In Christiane Paul’s “The Myth of Immateriality: Presenting and Preserving New Media,”she urges the reader to think about the ways that new media art is preserved and presented in terms of the paradoxical relationship between the materiality and the immateriality of the new media art. She is able to challenge the reader in this way by the way she presents her discussion of the art gallery.
The different definitions that Paul provides for “immateriality” in reference to art forms are integral to the reader’s understanding of just what she is talking about when she uses this word, and because she uses this word throughout the her entire article, it is imperative that the reader grasps what she is talking about. Paul describes, “…its basis in software, systems, and networks” (251). Paul also cites Tiziana Terrenova’s definition of “immateriality” to hopefully provide the reader with a more complete understanding. Paul says, “A more productive approach to understanding this tension may be Tiziana Terrenova’s definition of immateriality as ‘links between materialities’” (252). Because the digital can sometimes seem so abstract, in part because of all of the different parts working together as a system, this definition both provides the reader with a different level of understanding when it comes to immateriality and it also produces tension within the reader and the environment because the reader is forced to think about immateriality in terms of the system’s materiality, which is so perplexing and paradoxical.
Another point that adds to the argument she is making is when she talks about new media art is in terms of computability. Paul states, “A lowest common denominator for defining new media art seems to be its computability, the fact that it is computational and based on algorithms” (253). By explaining new media art in this way and then continuing with a list of adjectives/synonyms that can be and often are used conjunctively to describe new media art, the reader is better able to understand what exactly Paul means when she says “new media art,” even though it is a very basic definition/comparison.
Paul’s discussion about the role that “collaborative exchange” and “participatory exchange” play in the creation of new media allows her to better articulate her argument. She explains, “One could argue that the changes in the roles of artists, audiences, and curators that have been brought about by collaborative models largely relate to the immateriality of systems, exchanges, and cultural production in general. At the same time, all parties involved are establishing links between the virtual space of work, with its communicative and participatory interaction, and the respective site of interaction, be it a gallery space or one’s own home” (258). These changes in roles that Paul is referring to point the reader back to page 256 when she gives more specifics about the artist as a “mediatory agent and facilitator.” Because certain works of art invite the audience to participate in the creation of that art piece, this sort of participatory exchange forces the original creator of the piece of art into this role that separates and distances him or her from the piece.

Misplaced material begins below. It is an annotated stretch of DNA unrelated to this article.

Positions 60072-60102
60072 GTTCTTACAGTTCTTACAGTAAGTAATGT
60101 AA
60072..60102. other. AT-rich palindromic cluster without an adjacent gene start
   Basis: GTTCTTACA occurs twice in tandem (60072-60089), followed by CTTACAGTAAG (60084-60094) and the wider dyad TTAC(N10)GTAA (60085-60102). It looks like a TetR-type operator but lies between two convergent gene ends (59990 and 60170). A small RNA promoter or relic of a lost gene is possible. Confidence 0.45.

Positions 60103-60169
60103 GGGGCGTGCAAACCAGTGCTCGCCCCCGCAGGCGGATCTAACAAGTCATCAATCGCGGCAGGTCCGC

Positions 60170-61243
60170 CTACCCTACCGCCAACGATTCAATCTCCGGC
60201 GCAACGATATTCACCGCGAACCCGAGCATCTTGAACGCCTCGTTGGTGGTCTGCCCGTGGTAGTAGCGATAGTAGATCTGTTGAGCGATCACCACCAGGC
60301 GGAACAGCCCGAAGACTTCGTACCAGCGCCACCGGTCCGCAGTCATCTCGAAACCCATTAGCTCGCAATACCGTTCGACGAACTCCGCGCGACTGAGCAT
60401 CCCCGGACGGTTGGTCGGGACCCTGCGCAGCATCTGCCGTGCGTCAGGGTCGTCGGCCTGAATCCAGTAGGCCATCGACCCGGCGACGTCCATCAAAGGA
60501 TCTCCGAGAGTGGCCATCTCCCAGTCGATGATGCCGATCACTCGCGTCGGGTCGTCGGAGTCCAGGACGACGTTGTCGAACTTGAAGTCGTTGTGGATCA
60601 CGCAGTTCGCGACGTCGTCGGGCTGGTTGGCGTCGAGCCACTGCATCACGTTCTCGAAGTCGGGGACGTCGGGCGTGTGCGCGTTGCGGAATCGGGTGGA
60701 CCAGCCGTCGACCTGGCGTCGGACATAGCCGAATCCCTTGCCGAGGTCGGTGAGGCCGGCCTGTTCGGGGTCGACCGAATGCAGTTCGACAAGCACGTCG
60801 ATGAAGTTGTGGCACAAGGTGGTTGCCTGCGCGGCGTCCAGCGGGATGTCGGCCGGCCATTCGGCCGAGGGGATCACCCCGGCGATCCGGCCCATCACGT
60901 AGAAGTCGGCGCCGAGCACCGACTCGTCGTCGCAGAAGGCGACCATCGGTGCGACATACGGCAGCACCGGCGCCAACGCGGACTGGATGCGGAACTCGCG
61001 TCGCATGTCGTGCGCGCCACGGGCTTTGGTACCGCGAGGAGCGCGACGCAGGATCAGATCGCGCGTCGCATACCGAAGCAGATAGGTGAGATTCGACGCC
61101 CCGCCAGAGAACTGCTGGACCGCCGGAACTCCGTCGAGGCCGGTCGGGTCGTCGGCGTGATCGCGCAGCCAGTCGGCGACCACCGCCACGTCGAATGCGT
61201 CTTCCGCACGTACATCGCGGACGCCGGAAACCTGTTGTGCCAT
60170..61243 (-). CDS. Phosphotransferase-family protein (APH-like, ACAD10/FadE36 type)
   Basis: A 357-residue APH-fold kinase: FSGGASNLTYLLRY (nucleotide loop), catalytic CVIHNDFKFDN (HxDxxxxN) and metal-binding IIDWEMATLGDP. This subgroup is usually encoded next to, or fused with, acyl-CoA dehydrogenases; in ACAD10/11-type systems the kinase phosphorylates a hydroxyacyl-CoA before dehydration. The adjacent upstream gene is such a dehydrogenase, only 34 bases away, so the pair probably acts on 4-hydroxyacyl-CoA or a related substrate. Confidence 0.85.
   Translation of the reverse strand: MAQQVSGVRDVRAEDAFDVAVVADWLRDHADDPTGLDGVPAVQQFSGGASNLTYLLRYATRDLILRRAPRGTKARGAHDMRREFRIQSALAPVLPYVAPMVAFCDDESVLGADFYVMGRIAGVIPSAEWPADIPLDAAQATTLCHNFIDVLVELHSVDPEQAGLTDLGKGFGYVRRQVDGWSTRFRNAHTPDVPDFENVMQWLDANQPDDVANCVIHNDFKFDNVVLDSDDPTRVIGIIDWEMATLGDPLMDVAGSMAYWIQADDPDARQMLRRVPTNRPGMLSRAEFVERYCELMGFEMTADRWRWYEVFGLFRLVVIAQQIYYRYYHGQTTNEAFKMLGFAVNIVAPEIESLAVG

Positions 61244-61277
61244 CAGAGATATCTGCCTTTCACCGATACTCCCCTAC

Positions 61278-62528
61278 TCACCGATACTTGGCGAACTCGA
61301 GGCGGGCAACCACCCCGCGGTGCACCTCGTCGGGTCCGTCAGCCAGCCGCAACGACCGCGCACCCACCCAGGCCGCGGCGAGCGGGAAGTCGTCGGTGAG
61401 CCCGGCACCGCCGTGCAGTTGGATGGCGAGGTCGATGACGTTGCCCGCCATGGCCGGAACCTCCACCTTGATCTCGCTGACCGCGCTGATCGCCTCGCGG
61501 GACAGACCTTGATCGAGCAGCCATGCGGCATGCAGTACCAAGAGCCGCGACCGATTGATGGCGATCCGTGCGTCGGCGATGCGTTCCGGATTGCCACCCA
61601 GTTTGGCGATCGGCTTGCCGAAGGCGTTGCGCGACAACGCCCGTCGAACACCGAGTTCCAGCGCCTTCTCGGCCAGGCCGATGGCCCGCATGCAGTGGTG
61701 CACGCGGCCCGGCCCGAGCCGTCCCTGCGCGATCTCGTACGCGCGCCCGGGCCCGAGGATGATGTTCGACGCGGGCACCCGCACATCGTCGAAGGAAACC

When Paul began talking about the “ghettoization” of new media, I got a little bit confused, but I don’t think that detracted too much from my overall understanding of her article. I guess it wasn’t so much the “ghettoization” concept that I didn’t understand as much as it was the “black box” and “dark space” terminology she used when she was talking about a “lounge area for computers” (259).
Another part of Paul’s article that I wasn’t completely clear on was her discussion of the “curatorial software program” (257). I can see how this is a type of participatory exchange and I understand that she was trying to illustrate the “openness of digital technologies,” but I got a little bit lost as she was going through the examples. I’m not sure if I just don’t understand her terminology or if I don’t understand her thought trajectory?
Question to the author: You conclude by saying, “…if new media art will find its place in the art world through a support system that accommodates its needs, it will expand the notion of what art is and can be” (272). Are you saying that you do not believe that “new media art” has found its place in the world yet? If so, how will new media art find its place and what can we do to work towards finding that place? Also, in what ways do you think that by finding this place in the world for new art media “the notion of what art it and can be” will be expanded?